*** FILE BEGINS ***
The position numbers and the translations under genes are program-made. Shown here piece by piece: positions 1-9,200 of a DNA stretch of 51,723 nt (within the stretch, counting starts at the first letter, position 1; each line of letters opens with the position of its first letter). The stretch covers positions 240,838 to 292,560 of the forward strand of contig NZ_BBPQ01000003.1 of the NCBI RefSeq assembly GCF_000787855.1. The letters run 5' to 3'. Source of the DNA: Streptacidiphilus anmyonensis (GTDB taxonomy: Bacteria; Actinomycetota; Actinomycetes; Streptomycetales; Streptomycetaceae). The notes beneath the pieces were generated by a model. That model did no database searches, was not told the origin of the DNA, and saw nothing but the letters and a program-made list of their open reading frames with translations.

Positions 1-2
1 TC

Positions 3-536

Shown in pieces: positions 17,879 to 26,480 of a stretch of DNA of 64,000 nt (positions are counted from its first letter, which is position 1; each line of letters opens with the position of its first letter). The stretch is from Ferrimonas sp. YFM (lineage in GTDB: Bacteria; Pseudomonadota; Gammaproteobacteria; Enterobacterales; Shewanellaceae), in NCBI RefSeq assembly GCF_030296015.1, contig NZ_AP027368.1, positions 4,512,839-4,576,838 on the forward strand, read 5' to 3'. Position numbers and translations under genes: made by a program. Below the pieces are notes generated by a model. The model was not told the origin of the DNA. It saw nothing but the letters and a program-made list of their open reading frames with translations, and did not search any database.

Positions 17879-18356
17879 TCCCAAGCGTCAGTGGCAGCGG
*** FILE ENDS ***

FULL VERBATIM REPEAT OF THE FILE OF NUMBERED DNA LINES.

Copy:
The position numbers and the translations under genes are program-made. Shown here piece by piece: positions 1-9,200 of a DNA stretch of 51,723 nt (within the stretch, counting starts at the first letter, position 1; each line of letters opens with the position of its first letter). The stretch covers positions 240,838 to 292,560 of the forward strand of contig NZ_BBPQ01000003.1 of the NCBI RefSeq assembly GCF_000787855.1. The letters run 5' to 3'. Source of the DNA: Streptacidiphilus anmyonensis (GTDB taxonomy: Bacteria; Actinomycetota; Actinomycetes; Streptomycetales; Streptomycetaceae). The notes beneath the pieces were generated by a model. That model did no database searches, was not told the origin of the DNA, and saw nothing but the letters and a program-made list of their open reading frames with translations.

Positions 1-2
1 TC

Positions 3-536

Shown in pieces: positions 17,879 to 26,480 of a stretch of DNA of 64,000 nt (positions are counted from its first letter, which is position 1; each line of letters opens with the position of its first letter). The stretch is from Ferrimonas sp. YFM (lineage in GTDB: Bacteria; Pseudomonadota; Gammaproteobacteria; Enterobacterales; Shewanellaceae), in NCBI RefSeq assembly GCF_030296015.1, contig NZ_AP027368.1, positions 4,512,839-4,576,838 on the forward strand, read 5' to 3'. Position numbers and translations under genes: made by a program. Below the pieces are notes generated by a model. The model was not told the origin of the DNA. It saw nothing but the letters and a program-made list of their open reading frames with translations, and did not search any database.

Positions 17879-18356
17879 TCCCAAGCGTCAGTGGCAGCGG